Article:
Can somebody send me some cans of the AriZona Richard Prince Lemon Fizz collaboration from late last year please? Watching the ESPN Arnold Palmer mini-documentary, with its footage of the AriZona production line has reminded me that my aborted NYC trip meant I never got round to handing over 99 cents to get some. I have to concede that the post New Year downer is in effect and that sugary concoction looks like some much-needed sugar assistance to jumpstart my enthusiasm again.
The industry is boring, but only boring people get bored. However, I suspect the time has come for me to slowly shift from sports footwear retail (unless it’s for brands who want to pay me a decent sum to write about it) into other subjects. It’s a young man’s game and selling shoes is not something I have much of an interest in. I also suspect that not working with the damned things day in, day out would probably re-up my interest too and improve any work I’m involved in pertaining to sportswear. That doesn’t stop me feeling the urge to throw shoe-centric matters up here alongside the other stuff, because I’m too far gone (Dostoevsky’s, “It seems, in fact, that the second half of a man’s life is made up of nothing but the habits he has acquired during the first half” quote is applicable here without seeming too much like tinpot intellectual showboating) on that topic. I can’t resist 1989 newspaper ads like the one above, with their ridiculous lineups, images of Eric Dressen, my childhood hero and current Epicly Later’d subject matter oozing 1988 style in the Nike Court Force for a ‘Thrasher’ shoot. If you’re interested (and I would never be able to listen to my own voice), there’s a phone conversation with me over on the Sneaker Fiends Unite podcast (shouts to Dallas Penn and Pete).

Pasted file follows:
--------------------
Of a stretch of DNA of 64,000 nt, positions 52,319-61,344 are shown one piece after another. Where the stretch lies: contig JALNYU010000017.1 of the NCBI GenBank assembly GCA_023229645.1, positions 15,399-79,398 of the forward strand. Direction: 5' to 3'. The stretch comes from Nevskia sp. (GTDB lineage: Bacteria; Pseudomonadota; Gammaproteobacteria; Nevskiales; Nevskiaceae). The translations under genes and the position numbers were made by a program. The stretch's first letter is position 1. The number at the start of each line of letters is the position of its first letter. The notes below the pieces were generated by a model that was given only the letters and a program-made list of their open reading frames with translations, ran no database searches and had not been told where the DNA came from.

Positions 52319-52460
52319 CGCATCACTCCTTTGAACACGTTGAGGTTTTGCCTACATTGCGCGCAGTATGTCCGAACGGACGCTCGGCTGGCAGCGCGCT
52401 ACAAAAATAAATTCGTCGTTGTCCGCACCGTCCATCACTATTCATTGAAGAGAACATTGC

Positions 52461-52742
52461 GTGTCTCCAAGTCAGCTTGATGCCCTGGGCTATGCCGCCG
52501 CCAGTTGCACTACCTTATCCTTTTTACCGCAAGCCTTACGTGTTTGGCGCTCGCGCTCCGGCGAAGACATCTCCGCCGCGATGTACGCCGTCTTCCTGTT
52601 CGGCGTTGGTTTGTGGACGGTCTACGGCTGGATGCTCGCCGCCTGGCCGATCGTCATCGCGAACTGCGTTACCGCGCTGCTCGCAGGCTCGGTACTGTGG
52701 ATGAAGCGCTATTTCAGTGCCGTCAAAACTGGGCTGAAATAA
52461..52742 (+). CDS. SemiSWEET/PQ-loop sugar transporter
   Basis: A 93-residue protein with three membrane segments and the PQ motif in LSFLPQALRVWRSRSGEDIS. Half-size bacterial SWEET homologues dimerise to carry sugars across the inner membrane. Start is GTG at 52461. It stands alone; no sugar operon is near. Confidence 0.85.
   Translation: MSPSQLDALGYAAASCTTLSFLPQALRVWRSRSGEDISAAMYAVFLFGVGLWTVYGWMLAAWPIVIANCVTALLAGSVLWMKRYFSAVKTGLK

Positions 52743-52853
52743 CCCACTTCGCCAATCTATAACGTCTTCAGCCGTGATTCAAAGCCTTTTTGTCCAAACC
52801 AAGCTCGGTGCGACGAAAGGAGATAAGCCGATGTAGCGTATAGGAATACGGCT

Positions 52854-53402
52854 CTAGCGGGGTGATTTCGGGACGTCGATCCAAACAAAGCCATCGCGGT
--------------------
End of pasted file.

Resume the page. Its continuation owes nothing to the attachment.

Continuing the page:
This nonnative jacket is needed. The majority of the SS 2013 line is impressive (the pig suede Laborer Jacket is serious), but the Trooper Jacket with the overdyed treatment and Windstopper treatment reworks a military standard and makes its mark on it without getting too fussy. That pick of the purple and the button-down lapel give a basic some extra identity without getting unwearable or overdesigned. At Yen/Pound translation, it’s approximately £440. Add on taxes and shipping and that price probably doubles. I really need to wrangle a Tokyo trip somehow that’s based around a pilgrimage to Tsutaya Books and exploiting the lack of Parcelforce depot visits buying direct from the source can entail.
After the pre-Christmas talk on here of bootleg tees and sweats, ‘Slogan T-Shirts: Cult and Culture’ by Stephanie Talbot was released last week and it explores the culture of bootleg shirts in far more authoritative detail than anything I could muster. DisneyRollerGirl (a contributor to the book) upped the piece where Barnzley breaks down how he saw the real tees, banged them out as bootlegs, then felt infuriated at seeing his idea bootlegged. Well worth a read. Seeing the Palace Versace design copied and sold in a Camden marketplace is not dissimilar — a copy of a copy that still feels like a violation.